SENATORS CALL FOR RELEASE OF PLAN B APPROVAL PROCESS FINDINGS
Twelve Democratic senators and one Independent have asked the Government Accountability Office (GAO) to release the findings of its ongoing probe into the FDA's approval process for Barr Pharmaceuticals' Plan B emergency contraceptive.
In a recent letter to GAO Comptroller General David Walker, the senators urged a speedy completion of the report, which Congress requested last summer. The letter follows the FDA's recent announcement that it was delaying a decision on the OTC status of Plan B (levonorgestrel), while at the same time concluding the data shows the drug could be safely used without a prescription by women 17 years and older.
The senators said the FDA's decision "leaves the strong impression that concerns about politics have overridden concerns about public health in this process."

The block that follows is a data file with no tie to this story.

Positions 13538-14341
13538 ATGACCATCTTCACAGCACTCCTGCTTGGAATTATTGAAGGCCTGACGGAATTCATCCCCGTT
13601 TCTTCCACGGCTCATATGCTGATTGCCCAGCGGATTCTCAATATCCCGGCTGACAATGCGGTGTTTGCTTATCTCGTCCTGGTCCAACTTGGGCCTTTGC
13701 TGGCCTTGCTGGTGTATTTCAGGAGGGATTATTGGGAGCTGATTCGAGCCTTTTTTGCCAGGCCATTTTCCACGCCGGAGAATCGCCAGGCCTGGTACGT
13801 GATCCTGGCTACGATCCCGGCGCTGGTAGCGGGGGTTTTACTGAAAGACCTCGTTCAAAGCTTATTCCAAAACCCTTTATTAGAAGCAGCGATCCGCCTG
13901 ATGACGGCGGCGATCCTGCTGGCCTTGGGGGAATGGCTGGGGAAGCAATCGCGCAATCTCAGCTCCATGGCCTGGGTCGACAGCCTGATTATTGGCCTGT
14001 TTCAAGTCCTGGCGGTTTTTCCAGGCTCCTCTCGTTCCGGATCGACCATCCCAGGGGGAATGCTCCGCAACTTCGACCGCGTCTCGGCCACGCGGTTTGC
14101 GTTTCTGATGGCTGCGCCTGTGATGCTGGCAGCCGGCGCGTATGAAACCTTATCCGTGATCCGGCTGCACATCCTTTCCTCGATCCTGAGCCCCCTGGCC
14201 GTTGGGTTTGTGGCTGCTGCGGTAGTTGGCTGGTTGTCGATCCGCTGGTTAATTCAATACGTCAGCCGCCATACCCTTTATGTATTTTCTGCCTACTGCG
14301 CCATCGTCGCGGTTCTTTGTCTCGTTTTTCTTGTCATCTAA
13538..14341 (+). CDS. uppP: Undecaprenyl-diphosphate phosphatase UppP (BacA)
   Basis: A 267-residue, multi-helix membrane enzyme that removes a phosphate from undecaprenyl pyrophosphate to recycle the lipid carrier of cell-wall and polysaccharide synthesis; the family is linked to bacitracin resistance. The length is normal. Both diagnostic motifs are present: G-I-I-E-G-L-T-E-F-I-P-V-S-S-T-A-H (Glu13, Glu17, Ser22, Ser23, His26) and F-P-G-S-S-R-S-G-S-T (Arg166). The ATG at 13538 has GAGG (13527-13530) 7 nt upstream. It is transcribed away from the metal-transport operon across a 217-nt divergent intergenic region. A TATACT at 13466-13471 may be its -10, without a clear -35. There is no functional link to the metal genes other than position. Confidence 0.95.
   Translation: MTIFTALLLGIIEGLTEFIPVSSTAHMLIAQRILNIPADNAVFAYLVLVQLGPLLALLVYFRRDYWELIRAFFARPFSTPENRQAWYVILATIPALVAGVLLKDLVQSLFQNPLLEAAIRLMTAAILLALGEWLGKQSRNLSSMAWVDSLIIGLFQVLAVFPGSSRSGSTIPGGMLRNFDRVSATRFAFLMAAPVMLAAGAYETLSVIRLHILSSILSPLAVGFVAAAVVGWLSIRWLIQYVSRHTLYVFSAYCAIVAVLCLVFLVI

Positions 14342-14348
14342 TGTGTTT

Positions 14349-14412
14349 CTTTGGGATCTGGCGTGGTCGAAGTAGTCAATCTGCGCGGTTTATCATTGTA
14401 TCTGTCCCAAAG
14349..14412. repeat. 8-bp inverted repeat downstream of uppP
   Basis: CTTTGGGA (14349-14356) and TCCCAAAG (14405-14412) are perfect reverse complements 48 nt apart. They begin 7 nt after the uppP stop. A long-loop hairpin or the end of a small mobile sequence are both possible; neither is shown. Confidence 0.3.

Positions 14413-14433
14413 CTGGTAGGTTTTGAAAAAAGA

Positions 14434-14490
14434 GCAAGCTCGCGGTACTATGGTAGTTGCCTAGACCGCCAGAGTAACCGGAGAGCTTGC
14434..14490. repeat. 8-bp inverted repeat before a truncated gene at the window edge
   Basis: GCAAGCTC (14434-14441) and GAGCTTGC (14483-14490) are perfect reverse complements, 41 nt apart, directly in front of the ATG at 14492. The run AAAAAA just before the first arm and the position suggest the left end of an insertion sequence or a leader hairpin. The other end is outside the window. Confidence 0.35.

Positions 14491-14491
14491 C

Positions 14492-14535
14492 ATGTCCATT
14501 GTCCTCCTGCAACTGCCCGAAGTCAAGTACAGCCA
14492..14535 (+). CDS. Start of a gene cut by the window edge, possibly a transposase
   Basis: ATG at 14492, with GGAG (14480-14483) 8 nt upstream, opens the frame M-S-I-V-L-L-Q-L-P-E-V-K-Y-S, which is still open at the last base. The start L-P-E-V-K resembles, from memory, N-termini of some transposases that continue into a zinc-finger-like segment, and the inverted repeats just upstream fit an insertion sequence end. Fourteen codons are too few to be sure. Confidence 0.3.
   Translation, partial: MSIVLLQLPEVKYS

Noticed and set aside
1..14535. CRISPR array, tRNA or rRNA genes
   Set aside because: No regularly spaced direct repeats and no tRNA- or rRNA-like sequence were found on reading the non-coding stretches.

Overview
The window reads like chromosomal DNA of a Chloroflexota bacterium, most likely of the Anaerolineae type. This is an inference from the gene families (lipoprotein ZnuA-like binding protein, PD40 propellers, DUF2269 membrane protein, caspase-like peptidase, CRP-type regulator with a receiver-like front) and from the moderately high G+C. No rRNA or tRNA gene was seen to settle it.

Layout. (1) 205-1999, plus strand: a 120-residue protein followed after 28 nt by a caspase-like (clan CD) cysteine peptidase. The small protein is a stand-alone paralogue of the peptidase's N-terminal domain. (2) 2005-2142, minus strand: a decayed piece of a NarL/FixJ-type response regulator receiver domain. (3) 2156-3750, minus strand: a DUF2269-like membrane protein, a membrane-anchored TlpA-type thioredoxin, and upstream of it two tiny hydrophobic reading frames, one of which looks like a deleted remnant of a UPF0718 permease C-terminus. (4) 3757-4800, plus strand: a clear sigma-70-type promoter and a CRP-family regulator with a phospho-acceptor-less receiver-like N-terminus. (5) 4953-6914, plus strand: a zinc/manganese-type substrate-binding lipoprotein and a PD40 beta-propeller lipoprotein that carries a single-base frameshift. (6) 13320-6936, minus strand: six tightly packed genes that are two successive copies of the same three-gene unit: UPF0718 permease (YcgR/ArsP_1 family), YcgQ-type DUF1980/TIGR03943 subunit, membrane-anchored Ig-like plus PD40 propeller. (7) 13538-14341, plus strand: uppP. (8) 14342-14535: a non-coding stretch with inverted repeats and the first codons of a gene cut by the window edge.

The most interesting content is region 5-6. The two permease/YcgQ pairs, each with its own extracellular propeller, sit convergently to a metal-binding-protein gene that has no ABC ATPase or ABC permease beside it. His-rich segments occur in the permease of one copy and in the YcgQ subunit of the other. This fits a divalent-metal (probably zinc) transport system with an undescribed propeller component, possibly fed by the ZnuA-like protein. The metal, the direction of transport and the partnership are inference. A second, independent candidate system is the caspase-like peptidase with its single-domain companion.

"Yours is the only independent investigation underway on this important matter of women's health, and it has the potential to shed much-needed light on the FDA's actions," states the letter to the GAO. The letter was signed by Sens. Hillary Rodham Clinton (D-N.Y.), Patty Murray (D-Wash.), Edward Kennedy (D-Mass.), Maria Cantwell (D-Wash.), Barbara Boxer (D-Calif.), Jon Corzine (D-N.J.), James Jeffords (I-Vt.), Christopher Dodd (D-Conn.), Daniel Inouye (D-Hawaii), Debbie Stabenow (D-Mich.), Tom Harkin (D-Iowa), Mark Dayton (D-Minn.) and Charles Schumer (D-N.Y.).
Clinton called for the GAO investigation in June 2004 after the FDA initially denied OTC status for Plan B despite an advisory committee's overwhelmingly positive recommendation. The FDA has since been battered by accusations the agency is motivated by politics and ideology rather than science -- a charge that top officials have denied.
But at least one FDA official recently gave credence to that position. Susan Wood, director of the FDA's Office of Women's Health, resigned from the agency in late August, citing concerns that the FDA overruled scientific and clinical evidence in refusing to approve OTC Plan B.